When I evaluate the current situation of Ethiopia the economy of the country is at stuck point. Currently, there is no positive or negative peace in the country which puts an obstacle on the building process of strong economy in the country. In the country investments and infrastructures cease to move forward because of recurrent political instability and violence which commonly known as pushing factors for investments. The pushing factors are not only affect foreign investors but also greatly hamper the ability to invest domestic investors outside their region. Those actions contribute not to achieve sound development in the country and not to address the needs of internally displaced persons. A serious hunger, disease and discontinuance of education also becomes a common problem for internally displaced persons. For instance, 818, 000 peoples are displaced in Gedeo and West Guji Zone in the south and the government repeatedly fails to control the root causes of insecurity and vulnerability as well as has limited access in providing necessary health care and food stuffs.
The last issue that I am going to address in this paper is on how the Ethiopian government compromise its obligation to ensure and promote which is considered as the quadruple obligation. The obligation to ensure is about states commitment for the enjoyment of human rights by their citizens. It needs meeting minimum standards and institutional setup which are responsive to people’s needs. For instance, every State is obliged to ensure for everyone under its jurisdiction access to the minimum essential food which is sufficient, nutritionally adequate and safe, to ensure their freedom from hunger. Violations of obligations occur when a State fails to ensure the satisfaction of, at the very least, the minimum essential level required to be free from hunger. Turning to the facts in Ethiopia, 3 million peoples are displaced in the country more than anywhere globally. According to shadow reports of human rights organizations such as Human Rights Watch, Amnesty International and World Vision sizeable populations are in need of immediate and urgent steps to ensure their fundamental right to freedom from hunger and malnutrition, the right to water and education. This shows a clear violation and failure of the Ethiopian government to take into account its international legal obligations.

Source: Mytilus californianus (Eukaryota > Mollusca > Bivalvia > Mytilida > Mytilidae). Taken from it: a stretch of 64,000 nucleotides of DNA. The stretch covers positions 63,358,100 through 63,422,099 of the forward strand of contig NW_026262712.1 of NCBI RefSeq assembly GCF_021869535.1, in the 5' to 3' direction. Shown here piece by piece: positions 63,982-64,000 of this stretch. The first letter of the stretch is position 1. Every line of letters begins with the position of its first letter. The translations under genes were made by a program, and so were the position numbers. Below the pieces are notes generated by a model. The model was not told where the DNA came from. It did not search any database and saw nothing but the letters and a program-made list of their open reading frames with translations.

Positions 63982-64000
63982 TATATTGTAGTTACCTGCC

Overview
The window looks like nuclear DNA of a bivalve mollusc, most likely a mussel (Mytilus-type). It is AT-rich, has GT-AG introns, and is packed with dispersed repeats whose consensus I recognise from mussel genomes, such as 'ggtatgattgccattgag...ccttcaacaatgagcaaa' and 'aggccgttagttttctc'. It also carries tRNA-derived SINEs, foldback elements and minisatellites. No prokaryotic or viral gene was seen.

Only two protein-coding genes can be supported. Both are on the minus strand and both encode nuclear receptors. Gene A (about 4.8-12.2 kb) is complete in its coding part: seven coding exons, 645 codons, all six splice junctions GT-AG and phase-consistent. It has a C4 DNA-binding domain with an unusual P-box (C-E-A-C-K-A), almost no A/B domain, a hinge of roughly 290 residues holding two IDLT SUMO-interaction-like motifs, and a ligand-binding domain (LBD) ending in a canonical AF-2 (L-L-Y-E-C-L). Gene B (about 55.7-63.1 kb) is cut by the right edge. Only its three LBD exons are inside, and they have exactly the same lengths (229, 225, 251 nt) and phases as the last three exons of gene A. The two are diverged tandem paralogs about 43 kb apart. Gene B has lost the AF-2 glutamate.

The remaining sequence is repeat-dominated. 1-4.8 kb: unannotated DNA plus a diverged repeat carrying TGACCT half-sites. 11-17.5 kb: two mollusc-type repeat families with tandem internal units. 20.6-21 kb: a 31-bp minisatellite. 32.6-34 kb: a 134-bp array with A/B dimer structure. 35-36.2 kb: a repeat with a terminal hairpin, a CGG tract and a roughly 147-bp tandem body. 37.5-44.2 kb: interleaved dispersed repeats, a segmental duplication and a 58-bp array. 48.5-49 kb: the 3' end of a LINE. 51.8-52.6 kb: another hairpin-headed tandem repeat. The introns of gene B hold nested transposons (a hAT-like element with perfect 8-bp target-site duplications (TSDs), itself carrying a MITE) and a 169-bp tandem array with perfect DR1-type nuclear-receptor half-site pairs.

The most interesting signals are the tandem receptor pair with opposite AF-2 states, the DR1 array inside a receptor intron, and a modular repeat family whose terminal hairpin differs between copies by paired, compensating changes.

The institutional setup is also part of states obligation to promote human rights. Presently, there is a new era of human right organizations in the country as a result of the adoption of a more democratic regulatory framework which reopens the space for civil society organizations and their participation in human rights. Hence, I can say that steps are underway by the Ethiopian government for the promotion of human rights amidst massive violations of human rights throughout the country.
Basing the current situation of Ethiopia the writer recommends the following recommendations; -
Firstly, immediate measures like access to food, health care and shelter must be provided by the government to save the lives of internally displaced persons and the government must collaborate with international organizations and other countries to address such needs.
Secondly, considerable and collaborative effort is expected from the three branches of the government and they must take proactive measures towards playing their role to protect citizens from such acts of violence and ensure that ethnically fueled violence is prevented.
Thirdly, the government must design national awareness campaign for the youth population to practice active non-violence and to strive for the rediscovery of solidarity in the country.
Besides, the government should design a national awareness campaign in collaboration with human right based NGO’s to sensitize the public on human rights.
Moreover, to deter future violence the government must conduct timely investigations into recent crimes and ensure bringing perpetrators to justice.
Finally, opening the space always for dialogue and listening without engaging in mass arrest, fanaticism, defamation and rejection of others is also the solution for national reconciliation.